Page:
The supplemental videos are available. Videos 1 and 2 correspond to the top and bottom panels of Fig. 6 A, respectively. Dox-treated or untreated DPNTP–EGFP I3 line monolayers were wounded and treated with dispase to release the sheets from the substrate and initiate contraction of the cells surrounding the wound. Tearing of the sheet and cell–cell dissociation were recorded in exposures taken every 4 s with a display rate of 15 frames per second for both Videos 1 and 2. The time stamp in the lower right hand corner of each video clip is displayed in min:sec. See Fig. 6 A for static images at selected time points. Videos 3 and 4 correspond to the top and bottom panels of Fig. 6 B, respectively. Dox-treated DPNTP–EGFP I3 line and a Dox-treated control line were wounded and treated with dispase to release the epithelial sheets as described above for Fig. 6 A. Exposures were taken every 8 s and the movie is displayed at 15 frames per second. See Fig. 6 B for static images at selected time points and Fig. 6 C for quantitative analysis of the cells indicated with asterisks.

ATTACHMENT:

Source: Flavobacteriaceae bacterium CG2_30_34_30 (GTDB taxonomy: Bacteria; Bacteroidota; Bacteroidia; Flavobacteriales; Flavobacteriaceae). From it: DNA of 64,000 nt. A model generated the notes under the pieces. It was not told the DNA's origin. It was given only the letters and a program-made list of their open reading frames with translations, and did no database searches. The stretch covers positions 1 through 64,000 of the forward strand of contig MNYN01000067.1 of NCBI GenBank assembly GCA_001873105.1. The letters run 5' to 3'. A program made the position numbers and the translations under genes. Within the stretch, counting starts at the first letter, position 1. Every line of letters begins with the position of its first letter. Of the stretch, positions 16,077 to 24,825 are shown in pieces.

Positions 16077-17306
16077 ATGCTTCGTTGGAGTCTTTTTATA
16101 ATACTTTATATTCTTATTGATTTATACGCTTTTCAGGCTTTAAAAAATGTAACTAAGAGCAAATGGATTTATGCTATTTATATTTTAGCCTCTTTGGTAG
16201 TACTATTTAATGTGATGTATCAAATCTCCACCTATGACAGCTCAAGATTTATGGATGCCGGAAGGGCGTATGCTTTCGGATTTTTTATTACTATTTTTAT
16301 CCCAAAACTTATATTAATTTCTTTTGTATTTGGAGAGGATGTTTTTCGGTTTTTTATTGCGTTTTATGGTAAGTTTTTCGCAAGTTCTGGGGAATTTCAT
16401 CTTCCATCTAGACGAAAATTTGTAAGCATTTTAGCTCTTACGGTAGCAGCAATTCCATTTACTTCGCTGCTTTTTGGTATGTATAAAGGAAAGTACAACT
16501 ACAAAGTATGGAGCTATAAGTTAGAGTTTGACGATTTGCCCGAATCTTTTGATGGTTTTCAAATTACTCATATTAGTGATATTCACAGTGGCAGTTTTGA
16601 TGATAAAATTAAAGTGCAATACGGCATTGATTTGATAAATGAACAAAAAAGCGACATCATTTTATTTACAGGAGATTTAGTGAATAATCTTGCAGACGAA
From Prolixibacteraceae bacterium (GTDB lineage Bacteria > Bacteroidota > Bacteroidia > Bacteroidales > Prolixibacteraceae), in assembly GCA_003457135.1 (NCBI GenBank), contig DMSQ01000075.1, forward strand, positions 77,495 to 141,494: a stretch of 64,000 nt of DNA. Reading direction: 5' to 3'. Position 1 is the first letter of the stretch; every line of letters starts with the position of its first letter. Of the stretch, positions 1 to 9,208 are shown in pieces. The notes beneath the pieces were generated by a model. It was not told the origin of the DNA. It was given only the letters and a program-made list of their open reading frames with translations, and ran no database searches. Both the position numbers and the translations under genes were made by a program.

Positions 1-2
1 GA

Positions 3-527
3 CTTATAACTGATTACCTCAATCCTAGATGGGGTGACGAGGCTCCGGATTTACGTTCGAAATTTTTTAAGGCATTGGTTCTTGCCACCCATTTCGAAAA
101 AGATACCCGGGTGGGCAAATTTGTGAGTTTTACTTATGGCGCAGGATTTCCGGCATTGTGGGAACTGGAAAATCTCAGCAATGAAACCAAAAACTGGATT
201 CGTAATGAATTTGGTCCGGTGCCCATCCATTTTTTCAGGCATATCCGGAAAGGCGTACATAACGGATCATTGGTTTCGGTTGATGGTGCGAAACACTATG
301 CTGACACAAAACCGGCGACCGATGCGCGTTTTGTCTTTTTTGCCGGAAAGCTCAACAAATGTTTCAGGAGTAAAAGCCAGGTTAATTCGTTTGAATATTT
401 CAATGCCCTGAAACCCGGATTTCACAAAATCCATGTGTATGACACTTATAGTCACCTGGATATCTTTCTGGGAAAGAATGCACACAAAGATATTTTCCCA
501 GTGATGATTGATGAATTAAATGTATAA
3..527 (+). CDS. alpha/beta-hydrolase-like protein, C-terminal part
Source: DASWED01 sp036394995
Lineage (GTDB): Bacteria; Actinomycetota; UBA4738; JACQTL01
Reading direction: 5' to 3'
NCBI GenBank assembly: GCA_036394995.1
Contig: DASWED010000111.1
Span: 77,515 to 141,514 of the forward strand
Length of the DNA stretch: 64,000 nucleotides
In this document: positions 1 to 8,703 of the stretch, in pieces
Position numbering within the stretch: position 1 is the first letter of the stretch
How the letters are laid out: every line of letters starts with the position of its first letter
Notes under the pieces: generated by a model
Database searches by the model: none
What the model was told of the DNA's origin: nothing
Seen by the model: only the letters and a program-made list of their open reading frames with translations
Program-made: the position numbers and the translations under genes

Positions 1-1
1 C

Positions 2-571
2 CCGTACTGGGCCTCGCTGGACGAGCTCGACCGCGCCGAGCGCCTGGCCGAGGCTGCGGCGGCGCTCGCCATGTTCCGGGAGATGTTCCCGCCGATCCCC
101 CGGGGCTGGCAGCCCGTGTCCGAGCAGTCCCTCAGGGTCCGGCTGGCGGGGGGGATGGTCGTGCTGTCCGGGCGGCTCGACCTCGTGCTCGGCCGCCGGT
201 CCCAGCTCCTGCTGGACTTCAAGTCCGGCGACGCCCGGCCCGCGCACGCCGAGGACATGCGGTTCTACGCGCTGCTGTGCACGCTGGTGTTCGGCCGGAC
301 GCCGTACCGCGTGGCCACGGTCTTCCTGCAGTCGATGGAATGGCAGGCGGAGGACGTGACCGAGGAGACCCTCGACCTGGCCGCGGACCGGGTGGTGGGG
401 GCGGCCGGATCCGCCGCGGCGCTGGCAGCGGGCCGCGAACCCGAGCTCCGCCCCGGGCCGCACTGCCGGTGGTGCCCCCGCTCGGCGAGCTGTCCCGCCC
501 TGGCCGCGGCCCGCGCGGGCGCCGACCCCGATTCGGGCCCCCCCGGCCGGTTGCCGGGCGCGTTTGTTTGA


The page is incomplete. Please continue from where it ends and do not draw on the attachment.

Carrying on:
Acknowledgments

The authors would like to thank all those who have generously contributed antibodies, plasmids, and other reagents, including P. Cowin, R. Marsh, R. Brackenbury, M. Wheelock, K. Johnson, and P. Purkis. Thanks also S. Getsios and A. Kowalczyk for helpful discussion and critical reading of the manuscript.

This work is supported by National Institutes of Health grants RO1 AR43380 and PO1 DE12328 (project No. 4) to K. Green and R01 GM52717 to B. Gumbiner.

The online version of this article contains supplemental material.

*

Abbreviations used in this paper: Dox, doxycycline; DP, desmoplakin; Dsg 2, desmoglein 2; EPPK, epidermolytic palmoplantar keratoderma; IF, intermediate filament; LDH, lactate dehydrogenase; Ltn A, latrunculin A; NEPPK, non-EPPK; NHEK, normal human epidermal keratinocytes; SS, single stable.